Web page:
'The Missionaries who made their escape from Otaheite, and arrived at Port Jackson, had a piece of ground allotted them by the Governor, in the cultivation of which they were busily employed, and were likely in the course of a short time to bring it to such a state of perfection as to subsist the whole of them in a comfortable manner. Four of them remained at Otaheite, one of which is a Mr JEFFERSON of this town.'
When the three families arrived in Sydney there had been a change of Governor and the corn mill job had lapsed. All three families received land grants in the Hills District (i.e. Baulkham Hills), stayed close friends and their children intermarried.
John Smith seems to have contracted, on 18 Oct 1799, to pay 5/- p.a. over 14 years for a property in Parramatta. In any case, two months later he was granted 150 acres by Gov. Hunter in the Baulkham Hills district (elsewhere called Toongabbie) on 12 Dec 1799 (the property was called "Torry Burn" after their home town in Scotland). The McDougal family received a grant of 150 acres next door. At the time of the grant, the Smith property supported 3 sheep, 20 pigs and 5 goats with 14 acres of wheat sown. There were 2 men, 1 woman and 4 children "on stores" (dependent on the commissary). In the Settlers' Muster Book (census) of 1800, the 150-acre grant appears as follows: 30 acres cleared, 8 sown in wheat, 8 "to be in maize", 4 male and 7 female sheep, 8 male and 16 female goats, 8 male and 9 female hogs. 25 bushels of grain in hand. 1 woman and 5 children "off stores" [i.e. not a burden on government resources] plus 1 government servant [i.e. convict] "off stores". Andrew McDougal, with wife and six children, was in very similar circumstances. [Mrs McDougal died at Baulkham Hills on 27 Oct 1817.]
By the 1806 muster, the property has 14 acres of wheat, 12 of maize, 1 of barley, ½ of potatoes, 5 of orchard and garden, 89½ of pasture, 20 fallow. There are 3 cows, 3 oxen, 20 male sheep, 40 female sheep, 8 female goats, 9 male and 9 female hogs. 15 bushels of maize in hand. Not victualled by government: 1 proprietor, 1 wife, 4 children, 3 convicts. [In the early years, the settlement risked starvation: hence the preoccupation with the numbers relying on government stores, and the liberality of the Governors toward free farmers who were prepared to take responsibility for a few convicts.]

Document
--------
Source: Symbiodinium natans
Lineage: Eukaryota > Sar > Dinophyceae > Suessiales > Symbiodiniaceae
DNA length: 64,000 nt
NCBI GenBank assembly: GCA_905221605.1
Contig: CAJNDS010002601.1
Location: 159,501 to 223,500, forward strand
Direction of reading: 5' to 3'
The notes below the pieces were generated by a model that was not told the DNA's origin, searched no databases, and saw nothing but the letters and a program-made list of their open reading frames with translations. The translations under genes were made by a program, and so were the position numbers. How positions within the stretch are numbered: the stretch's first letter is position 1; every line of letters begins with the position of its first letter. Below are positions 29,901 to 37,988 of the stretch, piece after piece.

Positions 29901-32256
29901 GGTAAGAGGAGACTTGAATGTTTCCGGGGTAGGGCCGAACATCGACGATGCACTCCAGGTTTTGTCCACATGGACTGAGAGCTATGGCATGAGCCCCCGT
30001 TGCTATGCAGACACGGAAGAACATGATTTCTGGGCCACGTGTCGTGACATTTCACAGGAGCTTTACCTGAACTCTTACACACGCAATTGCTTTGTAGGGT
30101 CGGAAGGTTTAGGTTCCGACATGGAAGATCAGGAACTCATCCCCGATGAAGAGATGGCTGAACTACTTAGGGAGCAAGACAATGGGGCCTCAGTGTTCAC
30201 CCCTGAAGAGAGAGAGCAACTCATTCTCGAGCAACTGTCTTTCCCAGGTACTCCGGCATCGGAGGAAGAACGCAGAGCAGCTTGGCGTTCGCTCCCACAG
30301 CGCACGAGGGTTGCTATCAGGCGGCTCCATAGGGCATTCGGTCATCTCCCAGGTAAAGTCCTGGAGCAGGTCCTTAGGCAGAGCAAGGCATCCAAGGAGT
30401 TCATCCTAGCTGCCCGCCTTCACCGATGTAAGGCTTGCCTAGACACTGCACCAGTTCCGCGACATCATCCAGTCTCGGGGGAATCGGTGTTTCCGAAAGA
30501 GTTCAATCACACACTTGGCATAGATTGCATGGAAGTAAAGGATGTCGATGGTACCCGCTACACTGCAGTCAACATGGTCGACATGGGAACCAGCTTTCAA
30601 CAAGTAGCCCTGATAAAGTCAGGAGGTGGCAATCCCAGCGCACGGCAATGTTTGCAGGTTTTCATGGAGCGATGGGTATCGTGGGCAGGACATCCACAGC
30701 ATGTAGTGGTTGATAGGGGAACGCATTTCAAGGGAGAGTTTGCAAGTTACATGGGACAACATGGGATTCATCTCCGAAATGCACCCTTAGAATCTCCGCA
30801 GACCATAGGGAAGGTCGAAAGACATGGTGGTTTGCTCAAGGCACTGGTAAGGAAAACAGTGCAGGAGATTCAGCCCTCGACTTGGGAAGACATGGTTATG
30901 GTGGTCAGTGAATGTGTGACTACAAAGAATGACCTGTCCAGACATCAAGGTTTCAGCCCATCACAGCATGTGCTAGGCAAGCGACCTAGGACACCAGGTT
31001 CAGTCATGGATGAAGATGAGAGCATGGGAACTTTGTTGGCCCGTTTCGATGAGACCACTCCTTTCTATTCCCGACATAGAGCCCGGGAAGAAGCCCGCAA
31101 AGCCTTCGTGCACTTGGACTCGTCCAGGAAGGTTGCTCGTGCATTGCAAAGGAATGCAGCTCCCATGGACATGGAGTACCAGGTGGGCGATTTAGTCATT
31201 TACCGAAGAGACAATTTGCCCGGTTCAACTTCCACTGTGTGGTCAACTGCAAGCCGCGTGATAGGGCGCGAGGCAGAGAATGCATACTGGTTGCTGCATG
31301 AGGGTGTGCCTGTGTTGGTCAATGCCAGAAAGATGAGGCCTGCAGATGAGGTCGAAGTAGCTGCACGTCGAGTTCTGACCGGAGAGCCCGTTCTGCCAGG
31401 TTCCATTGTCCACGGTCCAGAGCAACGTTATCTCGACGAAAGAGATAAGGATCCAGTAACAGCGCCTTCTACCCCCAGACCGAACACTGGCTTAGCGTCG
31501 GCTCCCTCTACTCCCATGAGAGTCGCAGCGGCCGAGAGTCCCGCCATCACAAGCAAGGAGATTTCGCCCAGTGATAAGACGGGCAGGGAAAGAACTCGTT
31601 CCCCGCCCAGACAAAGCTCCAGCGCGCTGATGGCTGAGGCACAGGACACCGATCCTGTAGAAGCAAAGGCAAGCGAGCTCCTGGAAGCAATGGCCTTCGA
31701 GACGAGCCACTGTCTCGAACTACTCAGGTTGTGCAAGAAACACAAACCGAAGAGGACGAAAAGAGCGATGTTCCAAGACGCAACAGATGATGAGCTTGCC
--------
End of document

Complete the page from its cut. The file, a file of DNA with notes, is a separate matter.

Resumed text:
In the 1828 census (the population of NSW did not exceed 40,000 souls), we find John Smith, 66, CF Barwell 1798 (i.e. "came free" on the Barwell in that year), P (Protestant), Settler of Baulkham Hills; and Mary Smith, 60, CF Barwell 1798; and William Smith, 21, BC (i.e. "born in the colony"). The other children had left home. Mary, 34, CF Barwell 1798, P, is safely married to James Elder, 50, CF R. Admiral 1800, P, and has a tribe of children, including Ann, 7.
Although the early records assist by identifying people according to their ship and year of arrival, and status (convict, came free, born in the colony), names like John and Mary Smith can still lead to confusion. There was at least one other unrelated Smith on the Barwell in 1798. In any case, in the 1828 census, the following are to be found: Robert Smith, 36, Barwell 1798, Landholder, Campbell Rv., Bathurst - presumably the same Robert Smith who in the Muster List of 1823/4/5 is "employed by Mr Marsden, Parramatta" (see below); John Smith, 34, CF, Barwell 1798, P, Farmer, Res. Lr. Portland Hd. with 24-year-old wife Emma Maria, BC, and 4 children, all of course BC; James Smith, 33, CF, Barwell 1798, Presbyterian, Superintendent of Govt. Stock, Grose Farm, Petersham, and his wife Ann Maria, 28, CF, Nile 1801 and 15-month-old son, BC.